Irma Julia Garcia de Leonor (44) from El Salvador committed suicide on December 19, 2017. She was abused psychologically, physically, and sexually by her husband, Héctor Danilo Leonor. She tried to seek help but felt she could not. Mariana committed suicide after years of trauma and felt there was no justice for the abuse that was caused in the hands of her partner. Like her, there are hundreds more who do not seek help out of fear and feel their only option is suicide or to continue to live in the cycle of abuse.
Women like Mariana and Irma have stayed with their partners for many years, although they suffered abuse in all forms. Why? For fear of the justice system, fear of what others will say will say, and many other reasons. It is normalized in our culture and society that women have to be submissive towards men. In many soap opera shows, we see that women have to comply with what men say only because they are married; for example, in the novel "What Life Stole from Me", which is one of the popular novels where actress Angelica Boyer plays a girl who marries a man to save her family of debts. In one scene, the protagonist is raped by her partner. During the rape, the man tells her that she as a woman had to fulfill her duty as a wife. Later, the protagonist falls in love with the aggressor. This is not just an example that women are taught to be submissive, but it is also an example of what Rape Culture is.
"With men you already know ..."
"How were you dressed?"
"She was drunk"
"He is your husband"
"Why did you leave so late?"
"Women say 'no' when they want to say 'yes'"
"You are a man…"
"Don't complain, you were lucky"
"I already want to be raped"
Rape Culture is everywhere and I know it remains etched in our minds. Many justify sexual violence through Rape Culture. The terminology "Rape Culture" was created by feminists in the United States in the 1970s. It was designed to demonstrate the different ways in which society blames victims of sexual assault and normalizes it. Many feminists have provided excellent definitions of what rape culture is and how it develops. Growing up in the Hispanic community, you will always see a level of masculinity that is perpetuated as healthy and increasingly common. That mindset has been created that men can do what they want, when they want, regardless of permission. Now this doesn't generalize all Hispanic men, but it's common in our culture. Another important aspect is that sexual assault toward men is not “believed”, but According to statistics, in the United States, 3% of Americans have experienced sexual violence in their life and in our culture, this is hardly talked about.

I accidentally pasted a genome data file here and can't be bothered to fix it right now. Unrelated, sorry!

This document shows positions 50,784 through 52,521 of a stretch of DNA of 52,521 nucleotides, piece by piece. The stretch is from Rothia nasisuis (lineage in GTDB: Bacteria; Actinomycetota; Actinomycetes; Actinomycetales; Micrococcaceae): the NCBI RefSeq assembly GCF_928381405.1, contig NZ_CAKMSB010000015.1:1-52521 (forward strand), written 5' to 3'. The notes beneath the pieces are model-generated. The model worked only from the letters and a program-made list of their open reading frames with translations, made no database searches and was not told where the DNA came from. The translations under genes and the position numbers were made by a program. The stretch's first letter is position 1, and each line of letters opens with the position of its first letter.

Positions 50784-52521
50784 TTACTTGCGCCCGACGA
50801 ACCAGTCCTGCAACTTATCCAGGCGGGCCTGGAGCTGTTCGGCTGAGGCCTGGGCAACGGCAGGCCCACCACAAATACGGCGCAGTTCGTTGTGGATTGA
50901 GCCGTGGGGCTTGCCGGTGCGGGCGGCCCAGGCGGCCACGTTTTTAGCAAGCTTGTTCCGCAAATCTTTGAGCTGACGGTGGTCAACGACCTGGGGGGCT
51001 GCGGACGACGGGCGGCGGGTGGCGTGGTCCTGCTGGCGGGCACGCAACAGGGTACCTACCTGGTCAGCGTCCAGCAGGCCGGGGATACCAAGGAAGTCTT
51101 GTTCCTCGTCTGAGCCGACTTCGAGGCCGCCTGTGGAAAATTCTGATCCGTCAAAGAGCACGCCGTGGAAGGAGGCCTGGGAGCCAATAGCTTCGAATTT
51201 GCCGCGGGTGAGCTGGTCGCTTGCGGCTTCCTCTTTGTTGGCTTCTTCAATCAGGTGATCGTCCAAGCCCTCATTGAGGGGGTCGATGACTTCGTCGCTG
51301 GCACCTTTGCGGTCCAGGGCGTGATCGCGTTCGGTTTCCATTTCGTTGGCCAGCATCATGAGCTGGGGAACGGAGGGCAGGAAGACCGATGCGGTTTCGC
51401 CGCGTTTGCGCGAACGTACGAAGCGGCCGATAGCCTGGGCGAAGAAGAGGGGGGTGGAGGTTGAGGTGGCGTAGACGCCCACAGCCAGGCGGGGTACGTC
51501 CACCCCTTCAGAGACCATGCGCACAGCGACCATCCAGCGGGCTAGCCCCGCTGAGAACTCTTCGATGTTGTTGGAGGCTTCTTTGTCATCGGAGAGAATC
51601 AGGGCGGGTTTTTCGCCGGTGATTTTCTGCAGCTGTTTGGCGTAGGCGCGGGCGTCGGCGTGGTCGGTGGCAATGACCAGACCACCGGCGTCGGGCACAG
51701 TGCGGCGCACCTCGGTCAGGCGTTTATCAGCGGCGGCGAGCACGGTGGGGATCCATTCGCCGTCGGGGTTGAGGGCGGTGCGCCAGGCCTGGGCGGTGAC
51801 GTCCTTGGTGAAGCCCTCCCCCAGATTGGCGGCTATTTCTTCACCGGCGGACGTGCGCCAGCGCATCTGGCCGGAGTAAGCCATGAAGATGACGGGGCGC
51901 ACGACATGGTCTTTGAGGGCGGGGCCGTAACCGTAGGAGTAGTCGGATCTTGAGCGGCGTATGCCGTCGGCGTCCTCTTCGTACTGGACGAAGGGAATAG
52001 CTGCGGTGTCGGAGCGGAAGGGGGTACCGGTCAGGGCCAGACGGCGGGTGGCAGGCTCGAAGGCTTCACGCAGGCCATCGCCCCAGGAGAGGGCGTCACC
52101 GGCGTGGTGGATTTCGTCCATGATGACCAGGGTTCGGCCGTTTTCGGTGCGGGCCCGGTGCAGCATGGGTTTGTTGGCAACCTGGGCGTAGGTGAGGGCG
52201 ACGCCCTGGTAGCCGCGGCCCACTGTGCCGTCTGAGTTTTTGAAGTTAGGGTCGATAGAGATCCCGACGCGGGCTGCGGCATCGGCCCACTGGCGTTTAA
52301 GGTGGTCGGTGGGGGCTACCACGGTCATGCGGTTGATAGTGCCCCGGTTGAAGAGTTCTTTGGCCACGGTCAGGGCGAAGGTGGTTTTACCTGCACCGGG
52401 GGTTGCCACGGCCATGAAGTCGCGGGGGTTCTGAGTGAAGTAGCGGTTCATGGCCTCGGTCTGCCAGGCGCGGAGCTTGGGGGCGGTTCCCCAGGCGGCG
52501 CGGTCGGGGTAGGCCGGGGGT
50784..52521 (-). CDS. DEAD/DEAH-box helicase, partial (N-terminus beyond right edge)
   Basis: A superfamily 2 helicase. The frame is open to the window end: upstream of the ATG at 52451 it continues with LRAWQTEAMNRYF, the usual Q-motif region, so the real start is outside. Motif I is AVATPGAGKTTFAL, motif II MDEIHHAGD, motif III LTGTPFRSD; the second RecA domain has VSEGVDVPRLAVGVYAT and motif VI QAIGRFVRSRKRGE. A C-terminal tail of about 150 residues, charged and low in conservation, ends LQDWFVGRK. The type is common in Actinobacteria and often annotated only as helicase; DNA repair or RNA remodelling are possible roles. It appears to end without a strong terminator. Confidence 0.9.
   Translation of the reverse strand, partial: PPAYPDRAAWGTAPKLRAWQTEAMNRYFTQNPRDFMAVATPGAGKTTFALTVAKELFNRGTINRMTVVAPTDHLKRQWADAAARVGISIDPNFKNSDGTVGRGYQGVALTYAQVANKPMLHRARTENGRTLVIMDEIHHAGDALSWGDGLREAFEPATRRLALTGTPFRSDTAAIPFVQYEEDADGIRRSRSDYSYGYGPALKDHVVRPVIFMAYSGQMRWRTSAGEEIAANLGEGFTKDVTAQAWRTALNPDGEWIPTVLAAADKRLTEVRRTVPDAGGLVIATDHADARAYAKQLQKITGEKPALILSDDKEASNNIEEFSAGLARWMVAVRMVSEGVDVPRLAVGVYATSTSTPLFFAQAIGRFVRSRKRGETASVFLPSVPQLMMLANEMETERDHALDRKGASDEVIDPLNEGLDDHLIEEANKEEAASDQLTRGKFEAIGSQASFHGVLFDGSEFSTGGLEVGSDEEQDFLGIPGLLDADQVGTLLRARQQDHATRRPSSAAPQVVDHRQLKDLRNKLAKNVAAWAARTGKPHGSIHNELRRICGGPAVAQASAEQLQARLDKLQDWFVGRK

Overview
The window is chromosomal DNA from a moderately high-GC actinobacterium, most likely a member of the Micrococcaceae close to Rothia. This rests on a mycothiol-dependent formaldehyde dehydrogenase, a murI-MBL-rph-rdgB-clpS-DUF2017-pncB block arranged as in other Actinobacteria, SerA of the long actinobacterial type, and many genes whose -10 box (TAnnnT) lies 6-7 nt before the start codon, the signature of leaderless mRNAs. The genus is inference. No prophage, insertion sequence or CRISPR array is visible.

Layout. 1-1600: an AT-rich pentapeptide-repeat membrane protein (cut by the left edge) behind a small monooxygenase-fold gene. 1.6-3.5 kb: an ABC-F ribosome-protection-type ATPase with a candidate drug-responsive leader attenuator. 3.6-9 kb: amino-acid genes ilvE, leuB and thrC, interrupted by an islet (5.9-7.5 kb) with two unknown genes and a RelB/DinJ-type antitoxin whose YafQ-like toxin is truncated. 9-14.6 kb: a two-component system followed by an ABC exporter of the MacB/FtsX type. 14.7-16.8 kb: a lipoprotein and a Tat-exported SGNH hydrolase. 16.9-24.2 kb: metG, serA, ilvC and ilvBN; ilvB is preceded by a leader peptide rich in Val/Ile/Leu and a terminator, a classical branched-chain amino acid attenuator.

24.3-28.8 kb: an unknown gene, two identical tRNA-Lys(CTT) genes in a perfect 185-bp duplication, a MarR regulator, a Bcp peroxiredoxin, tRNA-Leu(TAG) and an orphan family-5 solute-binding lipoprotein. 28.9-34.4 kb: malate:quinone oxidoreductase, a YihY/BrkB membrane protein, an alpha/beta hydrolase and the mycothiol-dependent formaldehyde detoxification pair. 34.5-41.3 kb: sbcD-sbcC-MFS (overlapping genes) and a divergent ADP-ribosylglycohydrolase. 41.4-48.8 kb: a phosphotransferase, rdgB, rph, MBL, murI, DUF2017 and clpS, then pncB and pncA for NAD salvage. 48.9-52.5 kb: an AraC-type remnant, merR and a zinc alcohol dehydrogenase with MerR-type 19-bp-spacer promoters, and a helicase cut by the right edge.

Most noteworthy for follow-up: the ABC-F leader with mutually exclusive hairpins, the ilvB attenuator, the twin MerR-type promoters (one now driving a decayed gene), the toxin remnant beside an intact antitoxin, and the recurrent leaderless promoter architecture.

How is rape normalized in our culture and society?
- Music, television, internet, and almost every means of communication that exists.
- The victim is focused and blamed instead of the aggressor.
- The subject is mocked.
- It is encouraged through “machismo.”
- The survivor is not believed.
- Speaking outside the family and home is prohibited.
It is our duty and right to change this culture. Every day we can do something new to learn and teach others about this topic. We must be the agents of change.
How can we defeat the Culture of Rape?
1. Create a culture of consent.
2. Educate yourself on what it means to have a healthy relationship with your partner, friends and family.
3. Redefine masculinity.
4. Stop blaming the victims.
5. Dive into what rape culture means.
6. Listen to survivors.
7. Be part of organizations that help survivors.
8. Intervene and help others. Do not remain silent.
9. Learn more about it.
10. Talk about it
Always remember, you are not alone.